Talks broke down after nine months of negotiations over teachers’ demands for 8 percent raises in the first year, with CICS insisting that it would be forced to make cuts if it agreed to the pay raise. Indeed, after announcing the agreement, CICS said it would be cutting some staff and administrators, and released a statement, “With the limited funding that is an unfortunate reality in public education, in order to pay for such a significant salary increase, we will be forced to make certain cuts and compromises.”
CTU had repeatedly demanded for CICS to use some portion of its $36 million in reserves to meet teacher demands. In its statement, the union said that CICS was forced to return $4 million to the classroom, leaving the rest of the $32 million untouched.
Jen Conant, CTU bargaining team leader and CICS math teacher, said in a video announcement on Monday morning, “We are proud to say CICS had to contribute money to settle this contract. That means we changed the way CICS does business, and they will serve our schools better in the future.”
During the strike, it was revealed that after the state’s school funding model changed in 2017, CICS increased revenue from $82 million to $93 million in just one year, with the largesse spent largely on management. This prompted rebukes from Democratic state legislators, who urged CICS and CEP to come to an agreement with teachers due to concerns that the generosity shown toward charter operators might become a political liability.
During the course of the strike, however, CTU left the CICS teachers isolated and facing CICS and their financial backers alone, deliberately blocking them from linking up with other striking teachers in Chicago or elsewhere, including Los Angeles or Denver, let alone the December strike of teachers at the Acero Charter Schools network.
The CTU shut down that strike after just four days, presenting as a “victory” an agreement that included paltry raises and a reduction on class size limits by just one student or 31 students per room. For the CTU, this is a well-trodden path. In 2012, the CTU shut down a strike of 24,000 CPS teachers, presented the resulting concessions as wins, and paved the way for the unprecedented closure of 50 public schools.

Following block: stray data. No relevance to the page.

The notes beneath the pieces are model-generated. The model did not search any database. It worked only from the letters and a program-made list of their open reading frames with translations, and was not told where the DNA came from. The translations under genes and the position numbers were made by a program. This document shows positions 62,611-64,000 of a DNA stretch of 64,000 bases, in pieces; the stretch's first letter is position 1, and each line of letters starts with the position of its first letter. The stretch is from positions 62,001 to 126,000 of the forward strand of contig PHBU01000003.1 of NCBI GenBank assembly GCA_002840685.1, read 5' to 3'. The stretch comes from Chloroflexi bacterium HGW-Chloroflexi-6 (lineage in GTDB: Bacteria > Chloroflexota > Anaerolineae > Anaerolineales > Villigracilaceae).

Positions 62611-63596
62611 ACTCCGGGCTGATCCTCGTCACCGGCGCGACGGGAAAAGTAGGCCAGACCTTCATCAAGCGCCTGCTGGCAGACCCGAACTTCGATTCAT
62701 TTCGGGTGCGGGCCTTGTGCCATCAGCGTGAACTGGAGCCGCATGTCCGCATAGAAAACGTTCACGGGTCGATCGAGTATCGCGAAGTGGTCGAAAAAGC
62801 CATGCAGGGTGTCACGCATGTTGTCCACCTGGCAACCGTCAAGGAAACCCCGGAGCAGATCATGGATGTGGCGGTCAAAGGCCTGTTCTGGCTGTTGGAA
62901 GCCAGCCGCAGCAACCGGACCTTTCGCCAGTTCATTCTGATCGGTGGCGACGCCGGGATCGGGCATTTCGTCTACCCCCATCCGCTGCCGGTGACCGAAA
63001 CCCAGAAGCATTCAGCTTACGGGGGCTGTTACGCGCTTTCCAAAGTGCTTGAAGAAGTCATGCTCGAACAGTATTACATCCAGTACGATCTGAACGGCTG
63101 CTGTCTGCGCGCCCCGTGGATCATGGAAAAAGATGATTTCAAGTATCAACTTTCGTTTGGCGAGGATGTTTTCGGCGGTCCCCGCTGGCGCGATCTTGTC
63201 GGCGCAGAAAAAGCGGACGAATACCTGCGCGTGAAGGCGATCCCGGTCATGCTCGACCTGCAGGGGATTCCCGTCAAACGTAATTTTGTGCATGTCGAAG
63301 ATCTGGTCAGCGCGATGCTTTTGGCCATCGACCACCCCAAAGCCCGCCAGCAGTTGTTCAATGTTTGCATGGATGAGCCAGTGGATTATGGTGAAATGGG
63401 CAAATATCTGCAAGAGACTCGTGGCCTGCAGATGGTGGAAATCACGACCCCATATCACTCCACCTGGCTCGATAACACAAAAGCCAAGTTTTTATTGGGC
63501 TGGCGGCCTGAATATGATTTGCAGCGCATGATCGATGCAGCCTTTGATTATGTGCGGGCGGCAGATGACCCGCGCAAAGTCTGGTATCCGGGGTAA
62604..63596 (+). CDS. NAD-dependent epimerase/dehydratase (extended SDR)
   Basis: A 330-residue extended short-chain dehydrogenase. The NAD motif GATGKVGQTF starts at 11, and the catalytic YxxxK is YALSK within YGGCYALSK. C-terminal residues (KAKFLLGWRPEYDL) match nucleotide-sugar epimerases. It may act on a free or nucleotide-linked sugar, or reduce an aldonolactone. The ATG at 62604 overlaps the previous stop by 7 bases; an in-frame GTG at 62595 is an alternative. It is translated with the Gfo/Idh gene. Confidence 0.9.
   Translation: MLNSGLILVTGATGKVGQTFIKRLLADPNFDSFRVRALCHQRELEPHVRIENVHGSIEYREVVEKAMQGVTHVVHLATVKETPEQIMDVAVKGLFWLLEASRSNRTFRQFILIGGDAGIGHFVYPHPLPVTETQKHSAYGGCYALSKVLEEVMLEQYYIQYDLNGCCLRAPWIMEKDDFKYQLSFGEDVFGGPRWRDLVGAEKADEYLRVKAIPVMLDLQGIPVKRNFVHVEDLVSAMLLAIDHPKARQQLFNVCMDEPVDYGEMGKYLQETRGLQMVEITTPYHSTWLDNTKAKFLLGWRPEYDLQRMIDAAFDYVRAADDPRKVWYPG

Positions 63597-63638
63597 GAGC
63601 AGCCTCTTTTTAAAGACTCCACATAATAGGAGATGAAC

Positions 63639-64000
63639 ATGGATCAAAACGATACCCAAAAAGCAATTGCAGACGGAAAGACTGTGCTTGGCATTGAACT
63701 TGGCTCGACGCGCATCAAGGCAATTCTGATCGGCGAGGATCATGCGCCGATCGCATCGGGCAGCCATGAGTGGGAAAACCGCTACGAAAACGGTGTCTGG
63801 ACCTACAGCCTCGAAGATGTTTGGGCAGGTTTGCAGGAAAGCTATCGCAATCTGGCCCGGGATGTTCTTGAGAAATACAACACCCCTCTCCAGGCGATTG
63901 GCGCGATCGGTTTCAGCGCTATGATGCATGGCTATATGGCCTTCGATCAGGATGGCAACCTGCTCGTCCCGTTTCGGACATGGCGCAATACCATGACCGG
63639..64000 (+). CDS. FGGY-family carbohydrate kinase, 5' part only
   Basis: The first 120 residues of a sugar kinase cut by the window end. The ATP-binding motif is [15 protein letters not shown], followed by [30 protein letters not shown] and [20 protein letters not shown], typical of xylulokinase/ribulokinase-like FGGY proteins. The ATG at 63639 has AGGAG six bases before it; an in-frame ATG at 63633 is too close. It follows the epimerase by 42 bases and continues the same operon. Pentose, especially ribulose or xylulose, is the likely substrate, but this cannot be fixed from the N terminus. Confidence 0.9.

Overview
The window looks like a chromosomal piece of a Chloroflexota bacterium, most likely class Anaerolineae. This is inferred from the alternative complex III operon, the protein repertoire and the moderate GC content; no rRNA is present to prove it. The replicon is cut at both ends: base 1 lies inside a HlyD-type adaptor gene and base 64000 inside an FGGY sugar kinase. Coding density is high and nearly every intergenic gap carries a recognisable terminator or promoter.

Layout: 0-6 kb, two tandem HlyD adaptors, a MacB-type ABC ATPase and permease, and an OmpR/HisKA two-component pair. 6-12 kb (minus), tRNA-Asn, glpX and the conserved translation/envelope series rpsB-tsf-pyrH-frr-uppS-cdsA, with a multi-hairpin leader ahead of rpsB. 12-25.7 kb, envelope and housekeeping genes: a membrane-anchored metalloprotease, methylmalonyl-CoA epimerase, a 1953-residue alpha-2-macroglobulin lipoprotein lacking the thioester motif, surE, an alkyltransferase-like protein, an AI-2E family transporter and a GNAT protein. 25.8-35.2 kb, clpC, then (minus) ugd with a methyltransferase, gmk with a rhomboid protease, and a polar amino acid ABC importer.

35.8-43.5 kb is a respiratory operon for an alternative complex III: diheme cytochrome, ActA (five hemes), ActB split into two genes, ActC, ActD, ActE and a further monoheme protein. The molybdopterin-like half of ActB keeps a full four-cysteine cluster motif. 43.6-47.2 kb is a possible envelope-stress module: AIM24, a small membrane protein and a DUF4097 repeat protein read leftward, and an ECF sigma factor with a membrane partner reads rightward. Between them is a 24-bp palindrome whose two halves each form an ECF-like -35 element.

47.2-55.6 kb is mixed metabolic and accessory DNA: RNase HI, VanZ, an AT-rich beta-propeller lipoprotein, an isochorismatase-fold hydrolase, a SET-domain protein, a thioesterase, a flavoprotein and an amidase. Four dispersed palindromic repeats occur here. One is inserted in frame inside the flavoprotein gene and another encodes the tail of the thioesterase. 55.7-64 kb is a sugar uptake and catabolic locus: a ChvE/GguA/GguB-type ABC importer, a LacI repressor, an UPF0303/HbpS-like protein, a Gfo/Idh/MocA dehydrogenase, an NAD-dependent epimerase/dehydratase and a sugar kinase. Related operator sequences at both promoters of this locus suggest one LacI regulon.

Above all, the CTU is concerned to prove that it is a reliable partner for the Democratic Party, ensuring that it is not sidelined by the next mayoral administration, no matter the draconian cuts that are on the table. The CTU, its parent union, the American Federation of Teachers (AFT), and its rival, the National Education Association (NEA), have abandoned anything but rhetorical opposition to the expansion of charter schools, which drain students, space and resources from traditional public schools. Having colluded with the Democratic Party and Republicans in the shutdown of public schools and mass layoffs of hundreds of thousands of teachers over the last decades, the unions see miserably paid charter school teachers as a new source of dues income.
The CTU president is Jesse Sharkey, a leading member of the International Socialist Organization (ISO), which has increasingly been integrated into the leadership of teacher unions in Los Angeles, Seattle and other cities. The ISO has played a chief role in trying to prop up the discredited teacher unions, providing union bureaucrats with left-sounding rhetoric about “social justice” and the “schools students deserve,” while they collaborate with the very same Democrats that are spearheading the attack on public education.
CICS teachers and staff should demand to see the full contract and sufficient time to study and discuss it before any ratification vote. To fight, charter school teachers need a real organization of their own, not an instrument of the Democratic Party, which has overseen decades of attacks on teachers and public education across the US.
They should begin forming rank-and-file committees to link up their struggle with other teachers, including striking teachers in West Virginia, in Oakland where educators are scheduled to strike Thursday, as well as other workers around the world, including workers in Matamoros, Mexico, Berlin, Germany and elsewhere.